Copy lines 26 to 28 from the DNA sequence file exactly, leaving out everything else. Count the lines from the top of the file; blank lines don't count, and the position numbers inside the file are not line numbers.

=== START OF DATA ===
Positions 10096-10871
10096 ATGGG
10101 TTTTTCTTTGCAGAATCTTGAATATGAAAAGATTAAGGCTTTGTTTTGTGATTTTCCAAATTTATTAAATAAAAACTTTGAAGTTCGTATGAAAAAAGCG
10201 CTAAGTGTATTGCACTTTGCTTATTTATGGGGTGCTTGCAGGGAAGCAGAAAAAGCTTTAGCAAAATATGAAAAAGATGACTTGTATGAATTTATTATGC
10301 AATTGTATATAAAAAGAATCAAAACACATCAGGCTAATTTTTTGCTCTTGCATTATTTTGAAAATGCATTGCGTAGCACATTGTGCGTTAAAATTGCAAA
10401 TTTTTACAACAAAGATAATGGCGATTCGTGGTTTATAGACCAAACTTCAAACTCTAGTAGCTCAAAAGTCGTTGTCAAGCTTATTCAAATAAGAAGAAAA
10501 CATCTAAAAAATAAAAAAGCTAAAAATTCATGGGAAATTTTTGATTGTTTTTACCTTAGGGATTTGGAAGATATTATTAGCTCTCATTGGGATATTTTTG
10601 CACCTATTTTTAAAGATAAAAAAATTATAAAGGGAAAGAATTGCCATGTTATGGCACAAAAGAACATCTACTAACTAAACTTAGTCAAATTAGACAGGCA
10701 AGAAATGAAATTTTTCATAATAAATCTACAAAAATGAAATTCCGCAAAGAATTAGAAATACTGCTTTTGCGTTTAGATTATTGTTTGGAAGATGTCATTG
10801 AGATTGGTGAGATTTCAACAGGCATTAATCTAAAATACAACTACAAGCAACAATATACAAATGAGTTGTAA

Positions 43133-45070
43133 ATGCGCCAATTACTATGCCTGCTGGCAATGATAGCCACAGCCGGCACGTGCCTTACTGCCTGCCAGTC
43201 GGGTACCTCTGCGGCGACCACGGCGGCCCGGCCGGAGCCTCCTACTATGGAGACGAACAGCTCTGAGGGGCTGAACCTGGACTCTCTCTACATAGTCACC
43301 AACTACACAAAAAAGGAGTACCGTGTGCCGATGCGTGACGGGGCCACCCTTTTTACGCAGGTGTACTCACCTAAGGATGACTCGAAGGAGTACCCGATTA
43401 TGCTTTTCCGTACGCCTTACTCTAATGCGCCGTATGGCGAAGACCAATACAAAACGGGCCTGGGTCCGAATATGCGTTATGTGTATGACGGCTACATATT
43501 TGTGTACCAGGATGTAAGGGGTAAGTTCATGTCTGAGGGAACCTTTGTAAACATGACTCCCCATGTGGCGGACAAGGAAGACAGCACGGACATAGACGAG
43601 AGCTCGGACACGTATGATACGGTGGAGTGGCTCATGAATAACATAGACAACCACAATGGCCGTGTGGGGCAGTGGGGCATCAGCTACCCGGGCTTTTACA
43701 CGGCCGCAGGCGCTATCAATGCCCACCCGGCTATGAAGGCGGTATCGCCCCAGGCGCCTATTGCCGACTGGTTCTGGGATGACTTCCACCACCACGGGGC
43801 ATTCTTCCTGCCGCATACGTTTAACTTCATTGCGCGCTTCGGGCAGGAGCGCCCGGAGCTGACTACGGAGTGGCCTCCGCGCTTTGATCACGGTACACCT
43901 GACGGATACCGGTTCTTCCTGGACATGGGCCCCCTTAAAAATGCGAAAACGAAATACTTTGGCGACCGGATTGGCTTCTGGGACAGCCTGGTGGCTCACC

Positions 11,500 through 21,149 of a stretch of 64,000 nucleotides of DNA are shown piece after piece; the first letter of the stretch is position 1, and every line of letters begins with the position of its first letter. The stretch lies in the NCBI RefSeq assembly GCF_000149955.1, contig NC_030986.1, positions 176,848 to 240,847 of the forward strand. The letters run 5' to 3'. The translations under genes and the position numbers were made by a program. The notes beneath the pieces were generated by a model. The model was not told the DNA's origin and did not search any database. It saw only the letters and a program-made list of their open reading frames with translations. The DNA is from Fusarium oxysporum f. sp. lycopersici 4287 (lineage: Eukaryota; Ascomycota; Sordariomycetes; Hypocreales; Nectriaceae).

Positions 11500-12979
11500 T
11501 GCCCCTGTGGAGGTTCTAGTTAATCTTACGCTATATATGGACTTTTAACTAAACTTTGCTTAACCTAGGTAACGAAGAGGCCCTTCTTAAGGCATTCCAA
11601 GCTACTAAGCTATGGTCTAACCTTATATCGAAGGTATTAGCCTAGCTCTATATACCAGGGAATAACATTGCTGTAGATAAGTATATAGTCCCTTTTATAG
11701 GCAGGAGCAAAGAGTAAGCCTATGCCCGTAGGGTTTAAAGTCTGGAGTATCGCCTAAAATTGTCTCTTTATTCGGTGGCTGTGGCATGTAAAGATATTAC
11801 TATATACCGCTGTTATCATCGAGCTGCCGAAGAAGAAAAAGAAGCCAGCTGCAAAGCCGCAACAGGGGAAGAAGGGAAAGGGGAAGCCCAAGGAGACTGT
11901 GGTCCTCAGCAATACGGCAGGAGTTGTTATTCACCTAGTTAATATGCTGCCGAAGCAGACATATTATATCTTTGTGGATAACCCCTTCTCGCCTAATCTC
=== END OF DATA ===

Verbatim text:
11701 GCAGGAGCAAAGAGTAAGCCTATGCCCGTAGGGTTTAAAGTCTGGAGTATCGCCTAAAATTGTCTCTTTATTCGGTGGCTGTGGCATGTAAAGATATTAC
11801 TATATACCGCTGTTATCATCGAGCTGCCGAAGAAGAAAAAGAAGCCAGCTGCAAAGCCGCAACAGGGGAAGAAGGGAAAGGGGAAGCCCAAGGAGACTGT
11901 GGTCCTCAGCAATACGGCAGGAGTTGTTATTCACCTAGTTAATATGCTGCCGAAGCAGACATATTATATCTTTGTGGATAACCCCTTCTCGCCTAATCTC